Vella gave countries extra time to present further pollution-busting measures or face legal action.
“Life-threatening” pollution affects more than 130 cities in Europe, according to the commission, causing some 400,000 deaths and costing €20bn euros (US$24.7bn) in health spending per year in the bloc.
Countries that fail to keep to EU limits could face legal action at the European court of justice, the EU’s highest tribunal, which can levy fines on member states.
Even without the pressure from Brussels, air quality has surged to the top of Berlin’s priorities over the past year.
Suspicions over manipulated emissions data have spread to other car manufacturers since Volkswagen’s 2015 admission to cheating regulatory tests on 11 million vehicles worldwide.
Environmentalists brought court cases aimed at banning diesels from parts of some city centres, and fears millions of drivers could be affected spurred Merkel into action.
Titans like BMW, Mercedes-Benz parent Daimler or the world’s biggest carmaker Volkswagen agreed to pay some €250m euros into a billion-euro fund to upgrade local transport.
The government “should make sure that the car manufacturers finance the emergency measure” of free transport, Greenpeace urged, adding that more parking and road tolls in cities could help reduce urban traffic.
On their own account, the auto firms have stepped up plans to electrify their ranges, with a barrage of battery-powered or hybrid models planned for the coming decade.

Public transport is highly popular in Germany, with the number of journeys increasing regularly over the past 20 years to reach 10.3 billion in 2017.
In comparison with other major European nations, tickets can be cheap: a single ticket in Berlin costs €2.90, while the equivalent on the London Underground costs £4.90 (€5.50 or $6.80).
But cities were quick to warn that more planning was needed if free travel was to succeed.
“I don’t know any manufacturer who would be able to deliver the number of electric buses we would need” to meet increased demand if transport was free, Bonn mayor Ashok Sridharan told news agency DPA.
Meanwhile, the Association of German Cities chief, Helmut Dedy, warned that “we expect a clear statement about how [free transport] will be financed” from the federal government.
Other attempts around the world to offer citizens free travel have failed, including in the US city of Seattle.
Ministers “should think again during a ride on the U6 [underground line] in Berlin at 7.30 am,” Die Welt newspaper commented.
“The conclusion would be clear: more carriages, more personnel, and maybe even more tracks and lines would be needed. Where would the billions for that come from?”

Tuesday, August 22, 2017

Greens pledge free public transport for under-19s

Radio New Zealand News: "A 'Green Card' would be created, which would also provide free off-peak travel for tertiary students and those doing apprenticeships.

Under the policy all people with a disability on a supported living benefit would also be eligible for free public transport.

The Greens' transport spokesperson, Julie-Anne Genter, said the policy would cost $70-80 million a year.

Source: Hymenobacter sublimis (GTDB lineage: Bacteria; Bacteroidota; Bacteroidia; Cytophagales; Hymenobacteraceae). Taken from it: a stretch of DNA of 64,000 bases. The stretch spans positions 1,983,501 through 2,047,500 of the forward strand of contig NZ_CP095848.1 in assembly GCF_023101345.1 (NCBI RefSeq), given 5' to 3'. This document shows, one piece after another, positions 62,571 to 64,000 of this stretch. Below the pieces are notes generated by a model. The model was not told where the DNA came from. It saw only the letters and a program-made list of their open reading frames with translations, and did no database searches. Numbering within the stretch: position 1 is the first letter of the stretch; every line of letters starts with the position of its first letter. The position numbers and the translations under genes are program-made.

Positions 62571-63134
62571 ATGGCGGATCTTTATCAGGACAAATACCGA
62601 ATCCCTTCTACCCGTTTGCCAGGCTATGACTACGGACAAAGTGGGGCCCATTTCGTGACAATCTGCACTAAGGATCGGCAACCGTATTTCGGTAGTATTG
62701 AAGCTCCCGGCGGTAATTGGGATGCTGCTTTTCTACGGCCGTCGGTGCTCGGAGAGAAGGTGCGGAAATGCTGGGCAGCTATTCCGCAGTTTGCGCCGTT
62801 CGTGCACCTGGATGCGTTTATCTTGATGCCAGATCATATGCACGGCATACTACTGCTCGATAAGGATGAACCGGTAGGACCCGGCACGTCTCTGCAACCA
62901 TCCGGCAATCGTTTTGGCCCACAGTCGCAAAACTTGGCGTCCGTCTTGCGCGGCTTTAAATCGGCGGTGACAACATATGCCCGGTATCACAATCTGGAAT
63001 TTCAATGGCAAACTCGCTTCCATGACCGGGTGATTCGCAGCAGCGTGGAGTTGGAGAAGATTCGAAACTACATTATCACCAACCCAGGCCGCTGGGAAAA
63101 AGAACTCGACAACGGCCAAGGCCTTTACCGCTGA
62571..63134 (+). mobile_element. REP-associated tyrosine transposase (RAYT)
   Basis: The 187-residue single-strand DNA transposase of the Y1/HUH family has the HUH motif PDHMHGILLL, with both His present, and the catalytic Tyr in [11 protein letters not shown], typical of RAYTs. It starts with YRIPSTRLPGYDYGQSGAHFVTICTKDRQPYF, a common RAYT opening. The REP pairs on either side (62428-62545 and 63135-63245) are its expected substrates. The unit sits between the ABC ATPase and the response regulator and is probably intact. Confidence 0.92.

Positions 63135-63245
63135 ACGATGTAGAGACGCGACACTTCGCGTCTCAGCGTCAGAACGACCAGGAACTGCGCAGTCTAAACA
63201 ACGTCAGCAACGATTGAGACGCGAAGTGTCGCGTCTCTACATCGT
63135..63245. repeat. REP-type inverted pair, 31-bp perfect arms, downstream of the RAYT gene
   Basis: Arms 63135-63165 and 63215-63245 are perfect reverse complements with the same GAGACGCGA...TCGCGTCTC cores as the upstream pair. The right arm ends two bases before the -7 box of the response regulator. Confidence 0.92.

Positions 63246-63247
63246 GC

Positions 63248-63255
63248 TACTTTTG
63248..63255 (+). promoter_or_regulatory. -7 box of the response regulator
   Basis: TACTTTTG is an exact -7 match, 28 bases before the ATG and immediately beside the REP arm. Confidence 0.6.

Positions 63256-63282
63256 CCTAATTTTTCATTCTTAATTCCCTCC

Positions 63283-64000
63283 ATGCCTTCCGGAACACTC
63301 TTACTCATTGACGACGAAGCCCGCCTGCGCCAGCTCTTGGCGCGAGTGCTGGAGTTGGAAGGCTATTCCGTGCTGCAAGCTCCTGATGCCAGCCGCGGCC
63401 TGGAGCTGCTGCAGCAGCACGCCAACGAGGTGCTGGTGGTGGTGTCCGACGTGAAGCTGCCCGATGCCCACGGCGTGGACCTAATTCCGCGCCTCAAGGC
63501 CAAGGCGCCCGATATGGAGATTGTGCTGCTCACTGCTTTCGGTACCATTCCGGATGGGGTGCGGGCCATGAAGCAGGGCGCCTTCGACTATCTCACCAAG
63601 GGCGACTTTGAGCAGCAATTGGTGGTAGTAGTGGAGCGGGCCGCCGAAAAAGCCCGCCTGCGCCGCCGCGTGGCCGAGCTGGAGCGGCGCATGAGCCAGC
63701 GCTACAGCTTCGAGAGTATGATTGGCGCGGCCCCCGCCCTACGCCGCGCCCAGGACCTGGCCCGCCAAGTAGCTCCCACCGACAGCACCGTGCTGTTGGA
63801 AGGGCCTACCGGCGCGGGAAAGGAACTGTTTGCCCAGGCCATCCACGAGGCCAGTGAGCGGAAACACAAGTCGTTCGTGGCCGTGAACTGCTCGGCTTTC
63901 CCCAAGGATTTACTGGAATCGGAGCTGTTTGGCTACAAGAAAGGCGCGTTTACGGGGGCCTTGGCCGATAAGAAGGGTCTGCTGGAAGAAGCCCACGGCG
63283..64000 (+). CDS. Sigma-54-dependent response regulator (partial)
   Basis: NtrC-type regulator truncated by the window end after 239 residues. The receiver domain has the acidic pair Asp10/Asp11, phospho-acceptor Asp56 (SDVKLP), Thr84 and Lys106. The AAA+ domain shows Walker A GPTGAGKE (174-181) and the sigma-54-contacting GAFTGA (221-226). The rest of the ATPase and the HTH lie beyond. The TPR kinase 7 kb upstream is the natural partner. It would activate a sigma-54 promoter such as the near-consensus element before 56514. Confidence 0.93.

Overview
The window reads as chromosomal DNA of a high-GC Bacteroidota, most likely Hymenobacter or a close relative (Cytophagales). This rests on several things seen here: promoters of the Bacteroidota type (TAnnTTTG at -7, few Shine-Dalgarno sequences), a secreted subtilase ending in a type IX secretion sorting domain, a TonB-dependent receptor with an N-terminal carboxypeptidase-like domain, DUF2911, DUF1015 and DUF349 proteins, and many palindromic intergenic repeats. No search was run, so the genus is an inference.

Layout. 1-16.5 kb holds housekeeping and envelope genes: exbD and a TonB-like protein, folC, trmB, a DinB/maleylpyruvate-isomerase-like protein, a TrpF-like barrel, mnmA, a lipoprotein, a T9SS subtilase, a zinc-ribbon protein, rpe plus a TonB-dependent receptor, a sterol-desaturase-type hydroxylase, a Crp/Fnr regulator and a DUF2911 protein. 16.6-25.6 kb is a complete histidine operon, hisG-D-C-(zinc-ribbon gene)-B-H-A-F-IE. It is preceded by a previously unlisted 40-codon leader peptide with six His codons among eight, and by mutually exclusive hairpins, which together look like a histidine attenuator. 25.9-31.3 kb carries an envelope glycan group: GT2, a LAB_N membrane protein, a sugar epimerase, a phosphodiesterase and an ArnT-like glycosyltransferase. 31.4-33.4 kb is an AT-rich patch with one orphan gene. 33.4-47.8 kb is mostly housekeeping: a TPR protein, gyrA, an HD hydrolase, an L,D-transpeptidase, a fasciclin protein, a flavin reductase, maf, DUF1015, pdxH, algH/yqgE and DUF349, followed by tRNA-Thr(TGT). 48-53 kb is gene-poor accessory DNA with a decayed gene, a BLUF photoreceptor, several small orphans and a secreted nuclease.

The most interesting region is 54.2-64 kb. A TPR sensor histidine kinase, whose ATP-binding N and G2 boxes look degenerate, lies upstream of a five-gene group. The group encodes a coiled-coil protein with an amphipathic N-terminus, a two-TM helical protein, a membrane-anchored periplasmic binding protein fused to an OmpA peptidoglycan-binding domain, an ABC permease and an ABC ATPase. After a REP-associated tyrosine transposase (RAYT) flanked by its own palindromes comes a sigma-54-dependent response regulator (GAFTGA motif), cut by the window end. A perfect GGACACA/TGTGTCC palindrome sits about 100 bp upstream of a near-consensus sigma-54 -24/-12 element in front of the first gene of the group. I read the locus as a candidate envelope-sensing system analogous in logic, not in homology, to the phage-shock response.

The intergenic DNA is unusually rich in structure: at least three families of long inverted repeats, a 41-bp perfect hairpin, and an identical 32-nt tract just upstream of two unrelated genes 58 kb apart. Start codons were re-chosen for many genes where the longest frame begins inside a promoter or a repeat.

"That would buy about 1km of the Puhoi-Warkworth motorway, if we look at the announcement made by the National government for $10.5bn on a few highways - that's 100 years of free public transport."

Ms Genter said the cost of transport should not be a barrier to getting to class or going on a family outing."

Thursday, July 13, 2017

Transit cops or free transit?

Auckland Transport (AT) is dumping its staff on trains and increasing 'security measures' to stop 'fare cheats.' The current 160 on-board 'train managers' (guards) will be replaced by 18 transport officers, who are already being recruited.
AT expects a law to be passed this year, giving the officers greater powers, including the ability to issue penalty notices to fare evaders.
Why bother? Why not eliminate fares altogether if we REALLY want to encourage people to get out of our cars and onto public transport big-time, & find other ways to share the cost?

Below is an article reflecting on Canadian experiences, entitled 'Transit cops or Free Transit?'

by Doug Nesbitt

After the February murder of Winnipeg transit operator Irvine Jubal Fraser, and other violent attacks, there is a push for transit cops to be introduced in Winnipeg.

Conducted a month after Fraser’s murder, a survey has now been widely publicized finding 64 percent of respondents favour the introduction of transit police, despite 75 percent believing Winnipeg Transit is safe. Those who “strongly” or “moderately” feel safe drops to 49 percent for night buses with 38 percent feeling unsafe.
Winnipeg’s transit workers and riders deserve safety, but are transit cops the answer? It certainly seems to be the only question being asked. The news reports about this survey do not appear to ask any other question about safety measures. Were survey respondents asked about protective shields for operators, improved lighting and safety design of transit stops, emergency phones at transit stops, or a concerted public safety initiative?
If we are serious about reducing violence on public transit, we need to examine the leading source of violence against transit workers: fare disputes.

Fare disputes are the biggest problem

A 2016 survey of transit operators by the Amalgamated Transit Union (ATU) found 74 percent of assaults on operators arose from fare disputes. Survey respondents were allowed multiple answers. “Inadequate service” and “high crime area” were the second most cited reasons, but they were a distant 35 and 32 percent, respectively.